By Jill Filipovic
October 4, 2017
IDEAS
Jill Filipovic is a lawyer and writer

Another mass shooting in America, another round of questions. Was the shooter a terrorist or a lone wolf (read: “Is he Muslim or not?”). Did he have a political agenda? Was he mentally ill? Why would someone do this?

A question we never ask: Was the shooter a man?

The answer is always the same.

Of 134 mass shooters who’ve preyed on Americans since 1966, just three have been women, making mass shooting a 98% male enterprise. More broadly, 90% of murderers are men — firearms are used in close to 70 percent of homicides.

Much has been written about the relationship between masculinity and guns: how gun companies target advertising campaigns to men seeking macho status, how a startlingly high proportion of mass shooters have a history of abusing women, how more than half of mass shootings involve a man killing (or trying to kill) an intimate and taking others out along with her. Indeed, stories are surfacing about the Las Vegas shooter publicly berating his girlfriend. But the reality of American men and guns is as much about a hyper-masculine fetishization of murder-toys as it is about tribal identity, a deepening identification of self and clan that radicalizes marginal views and magnifies personal entitlement and social distrust. This is a communal masculine ideology, not an individual one. There is no lone wolf. There is a rabid wolf pack.

Almost half of the world’s civilian-owned guns are in the hands of Americans. But those guns are not distributed equally. Many are hoarded by “super-owners,” a group of mostly-male extremists who make up just three percent of the adult American population, but own an average of 17 guns apiece. Women are increasingly buying handguns for protection, and that seems to be their actual motivation: they own a single gun, and they keep it in case of an emergency (one suspects, too, that the imagined assailant they are protecting themselves from is a man).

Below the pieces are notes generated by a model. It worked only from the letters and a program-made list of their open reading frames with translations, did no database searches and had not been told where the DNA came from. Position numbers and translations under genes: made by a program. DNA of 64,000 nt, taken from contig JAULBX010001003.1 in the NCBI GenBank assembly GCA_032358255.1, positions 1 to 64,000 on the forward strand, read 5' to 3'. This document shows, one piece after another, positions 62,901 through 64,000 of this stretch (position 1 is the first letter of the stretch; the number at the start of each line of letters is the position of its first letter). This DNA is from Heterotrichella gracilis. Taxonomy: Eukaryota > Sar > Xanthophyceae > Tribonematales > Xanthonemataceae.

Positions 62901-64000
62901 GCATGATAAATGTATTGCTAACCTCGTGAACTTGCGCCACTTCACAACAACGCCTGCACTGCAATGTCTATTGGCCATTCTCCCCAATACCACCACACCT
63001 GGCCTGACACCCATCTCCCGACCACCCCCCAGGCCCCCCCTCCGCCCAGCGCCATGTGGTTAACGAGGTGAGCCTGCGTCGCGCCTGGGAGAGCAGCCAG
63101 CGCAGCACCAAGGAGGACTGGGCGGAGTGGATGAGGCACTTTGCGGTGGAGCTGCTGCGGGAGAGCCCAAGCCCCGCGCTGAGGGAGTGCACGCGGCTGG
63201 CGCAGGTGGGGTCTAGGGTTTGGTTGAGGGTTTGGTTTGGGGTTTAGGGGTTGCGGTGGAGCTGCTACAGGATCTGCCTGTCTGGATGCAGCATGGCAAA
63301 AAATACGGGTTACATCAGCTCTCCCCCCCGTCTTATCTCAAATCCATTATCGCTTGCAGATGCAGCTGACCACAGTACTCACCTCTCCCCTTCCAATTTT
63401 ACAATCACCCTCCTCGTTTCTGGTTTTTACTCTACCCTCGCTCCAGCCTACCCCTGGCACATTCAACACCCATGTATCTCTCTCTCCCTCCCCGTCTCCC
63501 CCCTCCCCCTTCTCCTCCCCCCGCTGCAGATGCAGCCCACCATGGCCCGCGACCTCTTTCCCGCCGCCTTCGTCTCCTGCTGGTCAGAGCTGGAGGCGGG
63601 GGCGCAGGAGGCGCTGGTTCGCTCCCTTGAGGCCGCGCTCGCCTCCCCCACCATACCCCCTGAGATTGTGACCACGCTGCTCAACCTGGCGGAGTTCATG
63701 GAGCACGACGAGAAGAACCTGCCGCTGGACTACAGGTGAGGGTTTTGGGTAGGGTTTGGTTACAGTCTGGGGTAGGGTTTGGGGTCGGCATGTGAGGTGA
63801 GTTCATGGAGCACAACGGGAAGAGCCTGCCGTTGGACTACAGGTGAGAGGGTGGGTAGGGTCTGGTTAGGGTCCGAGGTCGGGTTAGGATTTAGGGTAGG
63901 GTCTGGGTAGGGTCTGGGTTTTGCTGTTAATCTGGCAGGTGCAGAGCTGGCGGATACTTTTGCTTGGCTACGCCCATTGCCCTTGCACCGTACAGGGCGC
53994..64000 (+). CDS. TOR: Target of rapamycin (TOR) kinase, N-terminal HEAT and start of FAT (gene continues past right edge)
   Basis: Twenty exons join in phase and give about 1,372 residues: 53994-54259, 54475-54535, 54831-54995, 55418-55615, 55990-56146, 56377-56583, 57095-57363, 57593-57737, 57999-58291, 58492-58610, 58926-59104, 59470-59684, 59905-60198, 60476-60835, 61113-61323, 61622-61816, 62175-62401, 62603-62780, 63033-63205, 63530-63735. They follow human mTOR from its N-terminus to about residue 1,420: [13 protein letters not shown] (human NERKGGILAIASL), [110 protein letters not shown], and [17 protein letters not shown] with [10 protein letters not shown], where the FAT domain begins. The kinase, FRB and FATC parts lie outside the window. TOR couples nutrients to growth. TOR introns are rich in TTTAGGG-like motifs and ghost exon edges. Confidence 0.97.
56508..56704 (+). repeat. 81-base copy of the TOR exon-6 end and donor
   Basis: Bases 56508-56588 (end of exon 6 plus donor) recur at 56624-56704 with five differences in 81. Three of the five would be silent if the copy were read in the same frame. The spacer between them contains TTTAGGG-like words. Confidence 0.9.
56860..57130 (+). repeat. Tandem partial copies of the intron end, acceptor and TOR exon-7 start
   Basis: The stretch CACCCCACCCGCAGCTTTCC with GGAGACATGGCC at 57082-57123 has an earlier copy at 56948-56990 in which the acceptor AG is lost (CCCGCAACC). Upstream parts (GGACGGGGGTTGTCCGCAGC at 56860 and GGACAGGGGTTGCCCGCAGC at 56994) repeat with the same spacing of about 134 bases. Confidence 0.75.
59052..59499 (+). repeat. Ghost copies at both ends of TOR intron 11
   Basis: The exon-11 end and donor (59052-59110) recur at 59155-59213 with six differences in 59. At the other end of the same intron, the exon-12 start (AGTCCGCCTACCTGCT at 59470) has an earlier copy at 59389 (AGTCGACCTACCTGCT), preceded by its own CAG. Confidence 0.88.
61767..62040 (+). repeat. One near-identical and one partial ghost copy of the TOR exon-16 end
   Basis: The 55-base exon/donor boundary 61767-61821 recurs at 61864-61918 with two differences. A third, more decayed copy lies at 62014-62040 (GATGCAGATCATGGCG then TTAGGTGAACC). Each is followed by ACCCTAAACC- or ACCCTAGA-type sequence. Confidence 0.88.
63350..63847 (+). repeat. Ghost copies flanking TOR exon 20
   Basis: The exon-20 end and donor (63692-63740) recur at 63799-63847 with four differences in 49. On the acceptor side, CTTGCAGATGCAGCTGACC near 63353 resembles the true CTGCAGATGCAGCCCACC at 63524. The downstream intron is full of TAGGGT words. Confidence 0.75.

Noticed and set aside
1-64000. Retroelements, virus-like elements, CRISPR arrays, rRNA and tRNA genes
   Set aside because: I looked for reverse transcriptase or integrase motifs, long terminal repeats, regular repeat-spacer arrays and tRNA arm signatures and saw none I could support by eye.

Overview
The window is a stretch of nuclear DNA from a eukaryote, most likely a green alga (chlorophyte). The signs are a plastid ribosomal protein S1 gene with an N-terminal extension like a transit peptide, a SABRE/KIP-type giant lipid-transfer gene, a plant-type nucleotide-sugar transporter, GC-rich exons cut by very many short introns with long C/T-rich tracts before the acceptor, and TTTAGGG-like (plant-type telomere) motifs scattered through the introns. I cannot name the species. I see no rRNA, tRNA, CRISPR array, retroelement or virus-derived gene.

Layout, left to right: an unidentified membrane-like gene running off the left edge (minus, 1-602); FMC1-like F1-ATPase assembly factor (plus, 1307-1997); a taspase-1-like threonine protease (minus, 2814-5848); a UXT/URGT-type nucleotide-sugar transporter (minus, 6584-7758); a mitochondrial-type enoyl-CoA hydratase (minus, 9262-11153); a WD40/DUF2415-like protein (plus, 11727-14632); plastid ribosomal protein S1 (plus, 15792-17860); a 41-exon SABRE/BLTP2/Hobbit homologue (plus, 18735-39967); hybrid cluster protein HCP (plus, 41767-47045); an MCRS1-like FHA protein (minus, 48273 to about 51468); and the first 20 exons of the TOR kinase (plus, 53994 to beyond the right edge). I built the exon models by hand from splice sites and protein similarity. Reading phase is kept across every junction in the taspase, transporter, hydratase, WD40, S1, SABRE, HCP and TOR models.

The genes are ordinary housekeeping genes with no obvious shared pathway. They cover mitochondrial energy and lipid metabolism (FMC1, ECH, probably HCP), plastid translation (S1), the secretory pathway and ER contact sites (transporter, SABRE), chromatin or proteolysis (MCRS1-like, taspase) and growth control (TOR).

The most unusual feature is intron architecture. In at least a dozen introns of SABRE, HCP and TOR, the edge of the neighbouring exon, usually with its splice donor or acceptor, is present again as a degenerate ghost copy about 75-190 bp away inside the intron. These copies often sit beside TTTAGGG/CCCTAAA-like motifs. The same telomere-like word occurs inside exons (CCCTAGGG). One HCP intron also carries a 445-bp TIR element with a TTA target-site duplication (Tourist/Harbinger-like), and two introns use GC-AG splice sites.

Male gun owners are more likely to bind their recreational lives and identities to their guns and “gun culture”: they hunt, go shooting, watch gun-related shows in TV, and seek out more gun-related recreation and information. This intersects with other aspects of identity: Ninety-one percent of Republican gun owners agree that “the right to own guns is essential to their own sense of freedom.” White men are much more likely to own guns than non-whites, and the “super-owners” amassing arsenals of weapons are particularly likely to be white, male and conservative. Among gun hoarders — those who own at least five guns — almost half say being a gun owner is “very important” to their identity. Being friends with other gun owners also increases the probability a person will tie their identity to gun ownership, and gun owners tend to socialize with other gun owners: 54 percent of men who own guns say all or most of their friends own guns, too.

In other words, there is less a broad American fixation with guns than there is a subculture of mostly white, mostly male, mostly conservative gun obsessives. Within this group, gun ownership is as much a hobby or an effort at self-defense than it is a way to forge an identity and bond with a like-minded community. The gun is simply the (extremely literal) external symbol of the underlying ideology: White male power comes through physical domination.